it's all in the delivery

I've been working very closely with a woman who is about 32 weeks pregnant. Right around the time she found out she was expecting she also found out she is diabetic.  Naturally, our conversations all tend to end up about babies, pregnancy, the risks and hopes involved.  I didn’t tell her about Sadie until we’d passed about six months this way.

By text.

I kind of cringe just remembering it. I had taken a few days off of work unexpectedly because of a particularly bad time – sleeplessness, low moments, etc. One of the extended dark periods that, thankfully, happen less and less these days. It went something along the lines of, “I’m not sure if you know this, but this Really Bad Thing happened to us about two years ago, etc.” 

I rank it on the awkward scale alongside those instances when some asshole goes on and on asking me why I don’t have children, and how I should really have children, because children, you know they’re the best thing to ever happen to you.  And in my mind every time I scream at him that I know all of that and more, including what it’s like to have your entire concept of what life means ripped away in the instant you watch your precious child die.

In person it usually goes a little differently.

This time I was the asshole.  Her response came back much later, very oh my god I’m so sorry I’ve been talking all this time is my pregnancy affecting you oh my god I’m so sorry, etc. etc and etc.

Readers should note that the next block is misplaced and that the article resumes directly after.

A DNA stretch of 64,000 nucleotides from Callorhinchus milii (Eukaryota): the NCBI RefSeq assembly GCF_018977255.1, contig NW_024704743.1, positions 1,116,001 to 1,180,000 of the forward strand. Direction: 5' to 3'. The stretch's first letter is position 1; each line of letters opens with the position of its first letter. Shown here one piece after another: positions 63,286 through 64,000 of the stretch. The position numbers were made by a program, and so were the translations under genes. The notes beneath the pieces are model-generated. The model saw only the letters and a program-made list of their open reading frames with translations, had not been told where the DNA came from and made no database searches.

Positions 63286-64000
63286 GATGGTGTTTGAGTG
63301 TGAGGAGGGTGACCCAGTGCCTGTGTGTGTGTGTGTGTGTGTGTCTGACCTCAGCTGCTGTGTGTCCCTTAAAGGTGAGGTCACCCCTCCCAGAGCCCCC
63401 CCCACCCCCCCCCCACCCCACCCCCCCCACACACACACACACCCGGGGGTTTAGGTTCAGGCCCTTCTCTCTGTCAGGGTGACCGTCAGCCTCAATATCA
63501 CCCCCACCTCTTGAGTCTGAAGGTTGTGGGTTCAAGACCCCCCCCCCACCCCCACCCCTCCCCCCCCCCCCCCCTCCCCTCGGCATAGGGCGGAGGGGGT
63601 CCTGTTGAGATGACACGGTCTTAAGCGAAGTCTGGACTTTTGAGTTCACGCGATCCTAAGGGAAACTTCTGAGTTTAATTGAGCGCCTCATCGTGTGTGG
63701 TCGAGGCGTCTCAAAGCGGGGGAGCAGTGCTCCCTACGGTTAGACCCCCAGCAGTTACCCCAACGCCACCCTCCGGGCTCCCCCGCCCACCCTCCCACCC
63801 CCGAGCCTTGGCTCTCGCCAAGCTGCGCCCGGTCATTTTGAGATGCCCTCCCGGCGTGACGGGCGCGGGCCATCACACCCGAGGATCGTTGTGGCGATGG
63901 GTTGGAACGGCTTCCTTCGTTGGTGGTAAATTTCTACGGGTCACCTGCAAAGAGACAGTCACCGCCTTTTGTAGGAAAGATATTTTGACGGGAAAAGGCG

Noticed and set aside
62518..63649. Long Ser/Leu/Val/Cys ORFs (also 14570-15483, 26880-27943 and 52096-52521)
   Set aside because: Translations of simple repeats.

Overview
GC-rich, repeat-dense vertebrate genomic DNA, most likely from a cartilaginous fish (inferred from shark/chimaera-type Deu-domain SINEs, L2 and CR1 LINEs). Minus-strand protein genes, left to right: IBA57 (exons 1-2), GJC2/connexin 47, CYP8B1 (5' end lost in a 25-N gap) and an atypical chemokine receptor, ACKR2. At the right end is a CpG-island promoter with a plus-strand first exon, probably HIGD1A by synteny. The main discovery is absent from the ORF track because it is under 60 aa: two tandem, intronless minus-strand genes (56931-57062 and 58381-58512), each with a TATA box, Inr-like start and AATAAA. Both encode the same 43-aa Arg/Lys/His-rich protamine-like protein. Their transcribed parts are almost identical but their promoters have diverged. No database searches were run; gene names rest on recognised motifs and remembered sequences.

Eventually, after a bit of a clumsy transition, our conversations morphed to include my experience with pregnancy, birth, newborns. She asks me questions that never include the how or why, but seek advice about gas and air or the trials of breastfeeding instead.  And I’m content with that.  I am a mother too, after all.

I probably could have gone on without ever telling her.  But that day it just felt so overwhelming, keeping up the act.  The fact that there was this huge big part of me that I wasn’t being honest about – especially something that affects me so profoundly – just got to be too much.  I feel as though I’m doing Sadie an incredible injustice when I don’t acknowledge her, purely to save other people from being uncomfortable. There is a time and place for most things, of course. But I can’t make a habit of avoiding the truth about this little person who changed my life forever with her own painfully short one.

And now this woman and I have moved on. Maybe it helps explain me more. I’m sure it reminds her how precious a gift she’s been given. 


What about you? Do you immediately share your story when someone asks you if you have children, or how many you have?